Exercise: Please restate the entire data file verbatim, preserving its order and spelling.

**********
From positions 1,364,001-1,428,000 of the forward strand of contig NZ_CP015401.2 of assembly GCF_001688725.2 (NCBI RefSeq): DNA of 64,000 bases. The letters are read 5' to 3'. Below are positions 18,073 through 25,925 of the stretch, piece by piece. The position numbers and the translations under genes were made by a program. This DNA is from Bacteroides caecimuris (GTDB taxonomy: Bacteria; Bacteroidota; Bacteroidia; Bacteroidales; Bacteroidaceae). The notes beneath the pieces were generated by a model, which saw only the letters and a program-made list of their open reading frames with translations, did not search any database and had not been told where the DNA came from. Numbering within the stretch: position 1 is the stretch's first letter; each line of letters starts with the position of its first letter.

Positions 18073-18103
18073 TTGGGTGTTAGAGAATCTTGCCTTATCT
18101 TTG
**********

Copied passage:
From positions 1,364,001-1,428,000 of the forward strand of contig NZ_CP015401.2 of assembly GCF_001688725.2 (NCBI RefSeq): DNA of 64,000 bases. The letters are read 5' to 3'. Below are positions 18,073 through 25,925 of the stretch, piece by piece. The position numbers and the translations under genes were made by a program. This DNA is from Bacteroides caecimuris (GTDB taxonomy: Bacteria; Bacteroidota; Bacteroidia; Bacteroidales; Bacteroidaceae). The notes beneath the pieces were generated by a model, which saw only the letters and a program-made list of their open reading frames with translations, did not search any database and had not been told where the DNA came from. Numbering within the stretch: position 1 is the stretch's first letter; each line of letters starts with the position of its first letter.

Positions 18073-18103
18073 TTGGGTGTTAGAGAATCTTGCCTTATCT
18101 TTG